• When creating your project work-breakdown structure (WBS), be methodical and detailed.  Take it to a level low enough that the project tasks, duration and costs are sufficiently detailed to allow you to really plan thoroughly. The importance of the WBS is discussed by Revay & Associates Limited in Managing Construction Projects: Best Practices in Good Times and Bad – Part 2, “By using the WBS and gathering the data at all levels of the work, the ability to focus on a specific area causing a problem is greatly facilitated, thereby giving management the information to take timely remedial action to correct a problem before it has a negative impact on the overall work performance.”
  • Make sure your project contracts identify how change and additional costs will be handled –  under what circumstances change orders will be accepted and what the process for change management will be
  • Understand what causes delays in your project schedule – and more importantly, which are truly unforeseen delays, and which result from a lack of project management and/or project performance information.
  • And above all…..track, review and update.  Monitor your project performance regularly – forecast the adjustments resulting from scope changes and schedule delays on a regular basis. Track your change orders to ensure you are billing out all changes.  Analyze the occurrence of change orders over time against your original estimate, so that you can understand and better your estimating performance.  Update your project work-breakdown structure if your analysis indicates that a change or delay is no longer a one-off occurrence, but should be part of your project estimate going forward.

3.     Managing all the Moving Parts

Let’s say you’ve just started creating all the project management documents for a new project: you’ve developed a project WBS that is sufficiently detailed, and you’ve got a good handle on the estimated costs.  You’ve got your budget approval – and now you’re tendering.  Your original budget estimate assumed two or three sub-contractors for the whole project.  But now, when you’ve tendered it out and received bids, you realize that one of your subs is heading into a big contract with another customer, and won’t be available for all the phases you slotted them in for.  You’ve now got to split out those phases amongst other subs, some of which are your B-list subs.  Now you’re looking at extra costs for mobilization and demobilization, and the additional headache of co-ordinating more contracts and maintaining more sub relationships.  You find out that the equipment you had originally slated to be on site isn’t available, and you’ve got to source out other equipment – but have no idea if you’ve got that equipment anywhere else; and you may have to rent or buy.  You find out you need different materials than you had originally estimated – but you’ll have to dig to find out what project you last used them on,  which supplier you can source them from, and how much you paid last time.  And you need all this information yesterday.  Your project has changed significantly from what was originally estimated, and you’re struggling to keep up with the changes.    Here’s how to get some control back:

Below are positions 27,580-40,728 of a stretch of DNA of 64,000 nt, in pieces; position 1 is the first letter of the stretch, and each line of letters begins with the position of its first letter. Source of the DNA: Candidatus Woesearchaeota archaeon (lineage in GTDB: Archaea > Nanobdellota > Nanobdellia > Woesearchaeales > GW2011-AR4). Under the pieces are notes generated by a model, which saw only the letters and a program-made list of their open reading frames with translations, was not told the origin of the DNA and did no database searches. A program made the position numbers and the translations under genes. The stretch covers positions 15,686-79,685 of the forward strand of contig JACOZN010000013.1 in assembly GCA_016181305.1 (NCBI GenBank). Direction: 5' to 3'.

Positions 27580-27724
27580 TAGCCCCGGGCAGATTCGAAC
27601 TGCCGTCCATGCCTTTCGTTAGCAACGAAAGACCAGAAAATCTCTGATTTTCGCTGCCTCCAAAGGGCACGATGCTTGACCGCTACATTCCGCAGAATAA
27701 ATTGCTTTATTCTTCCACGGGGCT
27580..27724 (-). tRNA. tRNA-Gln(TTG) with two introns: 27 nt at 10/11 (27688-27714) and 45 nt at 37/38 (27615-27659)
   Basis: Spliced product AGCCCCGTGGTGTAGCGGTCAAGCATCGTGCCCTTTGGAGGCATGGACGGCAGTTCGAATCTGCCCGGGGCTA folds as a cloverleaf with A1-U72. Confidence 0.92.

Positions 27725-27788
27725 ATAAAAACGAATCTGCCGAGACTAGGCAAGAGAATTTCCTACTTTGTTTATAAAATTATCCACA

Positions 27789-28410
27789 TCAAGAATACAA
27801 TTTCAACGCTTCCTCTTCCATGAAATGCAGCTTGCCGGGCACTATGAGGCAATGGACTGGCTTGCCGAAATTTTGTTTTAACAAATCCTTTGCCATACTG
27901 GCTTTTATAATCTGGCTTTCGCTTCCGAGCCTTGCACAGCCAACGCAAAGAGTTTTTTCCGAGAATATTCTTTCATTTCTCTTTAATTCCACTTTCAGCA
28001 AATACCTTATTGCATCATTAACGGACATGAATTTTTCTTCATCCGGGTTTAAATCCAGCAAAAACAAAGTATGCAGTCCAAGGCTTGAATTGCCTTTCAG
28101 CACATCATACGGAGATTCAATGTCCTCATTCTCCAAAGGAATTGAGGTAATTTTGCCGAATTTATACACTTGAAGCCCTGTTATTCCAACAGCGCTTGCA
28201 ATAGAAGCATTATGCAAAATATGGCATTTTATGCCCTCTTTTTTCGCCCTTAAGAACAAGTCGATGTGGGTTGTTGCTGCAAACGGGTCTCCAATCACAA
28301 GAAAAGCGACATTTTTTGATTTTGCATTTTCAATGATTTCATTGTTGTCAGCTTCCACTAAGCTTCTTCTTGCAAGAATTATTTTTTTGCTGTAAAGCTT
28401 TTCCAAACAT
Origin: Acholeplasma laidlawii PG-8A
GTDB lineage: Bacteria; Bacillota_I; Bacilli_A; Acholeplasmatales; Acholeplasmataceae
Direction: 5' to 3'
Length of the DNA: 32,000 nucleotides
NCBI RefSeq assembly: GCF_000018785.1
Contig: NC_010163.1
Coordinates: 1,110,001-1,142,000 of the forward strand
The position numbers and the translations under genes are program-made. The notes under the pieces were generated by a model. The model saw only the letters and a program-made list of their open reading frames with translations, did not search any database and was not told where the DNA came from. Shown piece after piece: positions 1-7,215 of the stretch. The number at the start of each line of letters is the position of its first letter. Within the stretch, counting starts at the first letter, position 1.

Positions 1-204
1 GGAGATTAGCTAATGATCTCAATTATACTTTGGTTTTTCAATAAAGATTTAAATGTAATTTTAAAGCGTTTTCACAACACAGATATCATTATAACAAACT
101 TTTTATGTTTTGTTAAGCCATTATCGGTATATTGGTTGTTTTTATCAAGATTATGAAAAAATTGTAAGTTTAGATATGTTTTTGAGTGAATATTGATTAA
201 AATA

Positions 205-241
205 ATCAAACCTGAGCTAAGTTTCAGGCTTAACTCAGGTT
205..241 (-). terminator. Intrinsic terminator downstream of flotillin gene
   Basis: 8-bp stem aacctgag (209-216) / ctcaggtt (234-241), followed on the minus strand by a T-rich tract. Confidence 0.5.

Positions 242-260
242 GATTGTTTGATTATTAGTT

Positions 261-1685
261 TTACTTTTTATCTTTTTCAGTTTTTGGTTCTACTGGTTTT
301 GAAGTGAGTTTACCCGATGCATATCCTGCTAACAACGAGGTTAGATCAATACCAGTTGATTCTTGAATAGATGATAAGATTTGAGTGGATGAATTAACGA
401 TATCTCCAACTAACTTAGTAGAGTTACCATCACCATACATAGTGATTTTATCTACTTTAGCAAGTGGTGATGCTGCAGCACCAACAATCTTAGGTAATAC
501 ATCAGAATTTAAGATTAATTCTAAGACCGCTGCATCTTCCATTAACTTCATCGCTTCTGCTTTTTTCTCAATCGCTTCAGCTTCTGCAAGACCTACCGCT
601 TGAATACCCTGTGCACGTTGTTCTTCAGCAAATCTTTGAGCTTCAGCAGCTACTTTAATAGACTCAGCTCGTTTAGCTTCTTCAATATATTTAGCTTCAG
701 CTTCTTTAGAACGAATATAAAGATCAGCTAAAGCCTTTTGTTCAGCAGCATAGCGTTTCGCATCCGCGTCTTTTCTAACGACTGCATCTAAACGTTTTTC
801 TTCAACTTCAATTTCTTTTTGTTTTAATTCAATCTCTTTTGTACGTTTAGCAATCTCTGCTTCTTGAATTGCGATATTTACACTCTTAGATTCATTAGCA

• Don’t be caught unaware.  Keep in touch with your subs – know what their upcoming commitments are and how that might impact you
  • Develop relationships with new subcontractors.  Businesses change, and it’s important to keep a stable of key contractors that you can rely on
  • Anticipate – build an overall contingency reserve, or specific reserves for phases at which you may be at risk for additional costs due to multiple contracts